It’s also difficult to extract value from all the different kinds of customers on the plan. Some customers could generate a lot more revenue for you if you changed the pricing on certain seemingly insignificant variables. Getting that price right the first time can be tough. You have to test and iterate fast to nail down that magic number (price).

Usage based

The usage based model is essentially a “pay as you go” model where a customer will be charged more the more they use the product. Some common ways SaaS businesses use usage based pricing is by charging per action (like per post, email, API call, etc), charging a percentage of revenue made, charging a percentage of a transaction processed, or charging for storage used.

The pros of the usage based model is that the pricing scales with the customer. As the customer grows or uses the product more, the price increases. This is also a good way to attract multiple types of customers who may greatly vary in their price sensitivity. A user who doesn’t want to use the product much only gets charged for what they use, and a superuser generates a lot of revenue for you.

The cons of the usage based model are that it may disconnect the value from the product. Maybe a small customer makes a large amount of API calls and a large customer makes a small amount of API calls.

Customers may also be discouraged from using the product since they will be charged more for using it more. Customers may adopt a frugal mindset and not use the product as much as they would with a different pricing model. It also makes it much harder to predict revenue in the future since you have no control over your customers’ usage of the product. You may experience slumps or erratic spikes in revenue that make managing your cash flow difficult.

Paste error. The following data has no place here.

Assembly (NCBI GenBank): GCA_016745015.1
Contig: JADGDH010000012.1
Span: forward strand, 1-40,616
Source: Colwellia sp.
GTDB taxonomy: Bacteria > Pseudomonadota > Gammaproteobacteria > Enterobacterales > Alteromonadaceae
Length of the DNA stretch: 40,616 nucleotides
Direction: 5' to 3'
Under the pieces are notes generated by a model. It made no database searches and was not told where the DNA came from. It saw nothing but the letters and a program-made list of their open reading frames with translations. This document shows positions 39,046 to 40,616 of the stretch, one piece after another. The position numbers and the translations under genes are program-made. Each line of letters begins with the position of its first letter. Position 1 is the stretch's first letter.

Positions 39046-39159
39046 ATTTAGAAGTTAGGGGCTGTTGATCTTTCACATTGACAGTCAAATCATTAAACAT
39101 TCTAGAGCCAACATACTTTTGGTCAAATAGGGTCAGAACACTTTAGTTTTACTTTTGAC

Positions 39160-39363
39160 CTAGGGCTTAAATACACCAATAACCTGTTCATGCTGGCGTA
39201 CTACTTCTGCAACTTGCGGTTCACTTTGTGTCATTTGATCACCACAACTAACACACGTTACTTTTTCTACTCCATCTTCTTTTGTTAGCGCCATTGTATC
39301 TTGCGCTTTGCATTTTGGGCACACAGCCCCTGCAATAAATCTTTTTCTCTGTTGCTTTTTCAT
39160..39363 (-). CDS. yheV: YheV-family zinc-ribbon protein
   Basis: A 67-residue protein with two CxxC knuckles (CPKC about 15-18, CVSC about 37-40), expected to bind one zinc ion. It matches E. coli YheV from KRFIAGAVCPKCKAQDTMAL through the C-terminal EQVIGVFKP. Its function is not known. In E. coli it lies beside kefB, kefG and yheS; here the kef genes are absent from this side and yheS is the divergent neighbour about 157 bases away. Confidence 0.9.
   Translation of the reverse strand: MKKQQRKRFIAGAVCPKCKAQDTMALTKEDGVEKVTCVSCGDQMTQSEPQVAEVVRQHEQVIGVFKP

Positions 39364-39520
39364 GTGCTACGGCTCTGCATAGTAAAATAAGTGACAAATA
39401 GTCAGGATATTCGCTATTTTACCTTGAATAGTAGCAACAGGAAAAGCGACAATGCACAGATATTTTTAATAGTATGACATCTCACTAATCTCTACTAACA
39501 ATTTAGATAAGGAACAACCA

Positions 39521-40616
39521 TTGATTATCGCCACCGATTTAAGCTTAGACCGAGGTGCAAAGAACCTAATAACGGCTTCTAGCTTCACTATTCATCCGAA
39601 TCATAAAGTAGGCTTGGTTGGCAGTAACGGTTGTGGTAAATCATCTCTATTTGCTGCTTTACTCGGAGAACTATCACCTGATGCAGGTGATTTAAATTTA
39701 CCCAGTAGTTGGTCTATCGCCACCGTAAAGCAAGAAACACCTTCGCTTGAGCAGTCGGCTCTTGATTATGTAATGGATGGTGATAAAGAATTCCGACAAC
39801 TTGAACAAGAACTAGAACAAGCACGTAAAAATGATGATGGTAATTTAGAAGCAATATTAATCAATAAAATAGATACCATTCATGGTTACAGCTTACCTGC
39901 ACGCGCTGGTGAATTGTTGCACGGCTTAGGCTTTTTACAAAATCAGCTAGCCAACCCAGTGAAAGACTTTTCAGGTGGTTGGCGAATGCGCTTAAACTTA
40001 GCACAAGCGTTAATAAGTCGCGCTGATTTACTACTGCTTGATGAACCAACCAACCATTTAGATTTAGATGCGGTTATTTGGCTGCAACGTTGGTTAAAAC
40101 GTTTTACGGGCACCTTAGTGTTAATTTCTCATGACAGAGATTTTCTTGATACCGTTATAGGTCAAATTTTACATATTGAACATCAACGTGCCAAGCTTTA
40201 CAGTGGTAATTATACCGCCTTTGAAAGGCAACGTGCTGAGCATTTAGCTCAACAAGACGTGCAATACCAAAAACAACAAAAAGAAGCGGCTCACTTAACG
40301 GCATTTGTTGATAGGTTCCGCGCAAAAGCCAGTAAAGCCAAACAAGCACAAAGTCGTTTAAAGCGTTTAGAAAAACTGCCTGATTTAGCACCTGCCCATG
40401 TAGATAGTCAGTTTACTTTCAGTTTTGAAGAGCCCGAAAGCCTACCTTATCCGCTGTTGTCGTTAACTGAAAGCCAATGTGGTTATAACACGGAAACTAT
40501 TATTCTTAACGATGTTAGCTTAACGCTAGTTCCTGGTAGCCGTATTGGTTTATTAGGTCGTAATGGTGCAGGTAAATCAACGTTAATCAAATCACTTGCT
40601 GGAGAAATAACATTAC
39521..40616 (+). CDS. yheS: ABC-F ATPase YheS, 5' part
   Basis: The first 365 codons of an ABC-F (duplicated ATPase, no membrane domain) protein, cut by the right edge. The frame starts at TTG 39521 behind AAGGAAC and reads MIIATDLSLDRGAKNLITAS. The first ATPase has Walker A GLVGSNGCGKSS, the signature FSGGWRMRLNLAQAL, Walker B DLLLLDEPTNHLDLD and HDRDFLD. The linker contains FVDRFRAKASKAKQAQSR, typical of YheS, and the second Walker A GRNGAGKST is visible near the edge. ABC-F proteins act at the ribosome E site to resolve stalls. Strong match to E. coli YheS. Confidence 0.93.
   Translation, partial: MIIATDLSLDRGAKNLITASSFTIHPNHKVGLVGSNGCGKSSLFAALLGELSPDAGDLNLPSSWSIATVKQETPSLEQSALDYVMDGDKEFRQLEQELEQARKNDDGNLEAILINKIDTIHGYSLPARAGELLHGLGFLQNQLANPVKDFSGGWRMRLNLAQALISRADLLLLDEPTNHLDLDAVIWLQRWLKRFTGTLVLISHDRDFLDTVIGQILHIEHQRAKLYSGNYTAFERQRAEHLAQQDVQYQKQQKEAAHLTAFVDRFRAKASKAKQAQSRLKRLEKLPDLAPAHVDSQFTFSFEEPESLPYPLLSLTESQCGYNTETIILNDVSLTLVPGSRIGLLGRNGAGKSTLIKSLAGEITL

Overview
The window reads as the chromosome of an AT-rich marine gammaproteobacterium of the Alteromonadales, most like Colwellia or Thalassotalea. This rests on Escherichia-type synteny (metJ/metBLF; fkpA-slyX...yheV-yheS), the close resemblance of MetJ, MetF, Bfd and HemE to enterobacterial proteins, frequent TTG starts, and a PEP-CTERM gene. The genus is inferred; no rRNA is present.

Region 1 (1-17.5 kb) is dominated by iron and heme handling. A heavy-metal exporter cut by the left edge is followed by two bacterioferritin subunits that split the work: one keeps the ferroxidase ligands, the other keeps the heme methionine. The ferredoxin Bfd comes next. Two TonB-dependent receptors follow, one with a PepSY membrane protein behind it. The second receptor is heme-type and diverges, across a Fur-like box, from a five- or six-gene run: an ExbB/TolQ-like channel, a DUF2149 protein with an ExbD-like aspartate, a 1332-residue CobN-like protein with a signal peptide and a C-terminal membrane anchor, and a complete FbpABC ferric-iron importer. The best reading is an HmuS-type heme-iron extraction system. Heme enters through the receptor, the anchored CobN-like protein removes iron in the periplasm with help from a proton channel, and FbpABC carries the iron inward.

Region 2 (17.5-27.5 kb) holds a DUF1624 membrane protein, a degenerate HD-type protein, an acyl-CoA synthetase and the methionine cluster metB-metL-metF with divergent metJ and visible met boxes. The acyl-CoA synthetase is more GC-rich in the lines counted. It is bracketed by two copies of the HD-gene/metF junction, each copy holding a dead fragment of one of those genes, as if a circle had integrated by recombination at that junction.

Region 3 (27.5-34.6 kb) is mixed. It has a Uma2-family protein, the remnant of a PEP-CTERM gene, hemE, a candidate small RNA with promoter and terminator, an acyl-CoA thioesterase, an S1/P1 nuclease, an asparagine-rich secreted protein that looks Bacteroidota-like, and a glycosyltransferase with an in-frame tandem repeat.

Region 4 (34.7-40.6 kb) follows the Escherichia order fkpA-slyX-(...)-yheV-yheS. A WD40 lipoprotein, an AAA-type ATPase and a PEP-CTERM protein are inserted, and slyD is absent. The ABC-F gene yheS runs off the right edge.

Tier based

The tier based model essentially creates different versions of the product to use at different price points. This is the most common pricing model used in SaaS today. Usually, companies will create 2-4 tiers for customers to choose from.

The pros of the tiered based model is that you can appeal to multiple types of customers without basing the price on usage. Multiple tiers allow you to appeal to multiple types of customers, thus expanding your market and increasing revenue potential. Each tier can tailor to a different kind of buyer.

Tiers also have a unique advantage to be able to upsell to customers. A company could attract many customers with the lowest tier, and then work to graduate them and upset them to a higher tier.

The cons of the tiered based model is that the tiers could potentially be confusing to customers. Tiers would have to be very carefully constructed and communicated to avoid as much confusion as possible.

I would highly discourage anyone from creating more than four tiers, as this creates too much complexity for the customer to choose from. Every tier increases the complexity of the decision for the customer, so more tiers mean more complexity for the customer, which creates a harder decision for the customer.

If you do use a tier based model, it’s very important to get the names for each tier right. It needs to be in alignment with how the tiers are created. If the tiers are largely separated by the number of users, you’ll want to name the tiers according to user size.